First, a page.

Study compares injectables aimed at reducing wrinkles
August 7, 2011
For the past decade, Botox, which is a version of botulinum toxin type A that temporarily weakens or paralyzes muscles that cause wrinkles, has been the most popular cosmetic nonsurgical procedure.
However, a new version of the drug, called Dysport, was recently found to deliver better results in some cases.
A study conducted by scientists at the University of California San Francisco and published in the Archives of Facial Plastic Surgery compared the effectiveness of the two injectables in reducing the appearance of crow's feet, or the small wrinkles that are common around the eye area.
For the so-called "split face" study, 90 volunteers had Botox injections on one side of their face and Dysport injections on the other. After one month, 67 percent of those who received the injections said that the Dysport side of their face looked better.
"From our findings, it's clear that there's a better smoothing effect and clearing of lines around the eyes with Dysport," the study's co-author told HealthDay. "But does that also mean that Dysport is better at achieving the same thing around the mouth or forehead or neck? We really can't make that conclusion."
Botox and Dysport are both approved by the U.S. Food and Drug Administration and are not associated with any severe safety risks.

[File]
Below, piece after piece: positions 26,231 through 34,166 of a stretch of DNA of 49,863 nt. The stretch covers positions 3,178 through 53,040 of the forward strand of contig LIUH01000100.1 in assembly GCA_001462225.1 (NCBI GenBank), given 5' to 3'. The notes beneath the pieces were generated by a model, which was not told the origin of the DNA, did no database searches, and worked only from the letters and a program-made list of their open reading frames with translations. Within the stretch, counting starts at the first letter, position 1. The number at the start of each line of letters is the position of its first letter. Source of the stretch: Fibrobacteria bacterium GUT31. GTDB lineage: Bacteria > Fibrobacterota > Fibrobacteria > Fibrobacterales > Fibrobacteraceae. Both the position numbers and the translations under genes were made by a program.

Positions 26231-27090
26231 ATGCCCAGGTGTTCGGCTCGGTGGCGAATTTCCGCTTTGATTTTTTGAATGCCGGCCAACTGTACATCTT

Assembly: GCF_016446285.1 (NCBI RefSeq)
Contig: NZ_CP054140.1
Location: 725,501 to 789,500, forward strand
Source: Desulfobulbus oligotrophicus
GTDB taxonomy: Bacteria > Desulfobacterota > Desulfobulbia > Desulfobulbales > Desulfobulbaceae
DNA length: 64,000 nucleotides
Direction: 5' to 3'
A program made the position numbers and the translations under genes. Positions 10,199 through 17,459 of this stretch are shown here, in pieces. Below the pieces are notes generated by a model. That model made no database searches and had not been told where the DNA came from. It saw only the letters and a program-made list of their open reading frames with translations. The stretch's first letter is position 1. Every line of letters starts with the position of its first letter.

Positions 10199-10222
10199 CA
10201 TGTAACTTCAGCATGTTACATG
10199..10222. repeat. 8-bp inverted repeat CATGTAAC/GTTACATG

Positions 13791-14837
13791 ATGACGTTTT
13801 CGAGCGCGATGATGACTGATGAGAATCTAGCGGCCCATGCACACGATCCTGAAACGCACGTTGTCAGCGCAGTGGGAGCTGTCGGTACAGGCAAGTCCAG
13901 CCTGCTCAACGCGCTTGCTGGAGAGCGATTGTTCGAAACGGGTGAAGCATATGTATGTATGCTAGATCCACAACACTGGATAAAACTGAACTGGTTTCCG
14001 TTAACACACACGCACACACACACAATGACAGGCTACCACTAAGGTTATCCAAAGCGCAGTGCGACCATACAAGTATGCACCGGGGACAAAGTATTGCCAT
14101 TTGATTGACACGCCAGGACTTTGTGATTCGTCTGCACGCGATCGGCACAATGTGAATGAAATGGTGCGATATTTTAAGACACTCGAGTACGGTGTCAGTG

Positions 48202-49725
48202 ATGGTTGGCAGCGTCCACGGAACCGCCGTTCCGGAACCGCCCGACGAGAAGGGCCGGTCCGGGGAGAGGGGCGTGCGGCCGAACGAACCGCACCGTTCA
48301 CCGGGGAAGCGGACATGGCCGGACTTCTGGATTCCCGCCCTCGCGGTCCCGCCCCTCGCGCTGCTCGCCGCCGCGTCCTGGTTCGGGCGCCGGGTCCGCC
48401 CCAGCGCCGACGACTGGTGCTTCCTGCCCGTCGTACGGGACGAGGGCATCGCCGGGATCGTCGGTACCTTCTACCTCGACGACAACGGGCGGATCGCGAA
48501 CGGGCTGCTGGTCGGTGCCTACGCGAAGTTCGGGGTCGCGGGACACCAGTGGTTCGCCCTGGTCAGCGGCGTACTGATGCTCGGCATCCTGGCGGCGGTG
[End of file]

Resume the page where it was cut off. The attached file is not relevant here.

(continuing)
"The most important aspect of using these different botulinum toxins is not which one you get, but making sure that you are being injected by a reputable and respected physician who does a lot of these injections," A professor of facial plastic surgery at Washington University in Saint Louis, told ABC News.
Those looking to research the benefits of using a particular injectable cosmetic treatment may also visit InjectableSafety.org for unbiased information.
The American Society for Aesthetic Plastic Surgery (ASAPS), is recognized as the world’s leading organization devoted entirely to aesthetic plastic surgery and cosmetic medicine of the face and body. ASAPS is comprised of over 2,600 Plastic Surgeons; active members are certified by the American Board of Plastic Surgery (USA) or by the Royal College of Physicians and Surgeons of Canada and have extensive training in the complete spectrum of surgical and non-surgical aesthetic procedures. International active members are certified by equivalent boards of their respective countries. All members worldwide adhere to a strict Code of Ethics and must meet stringent membership requirements.
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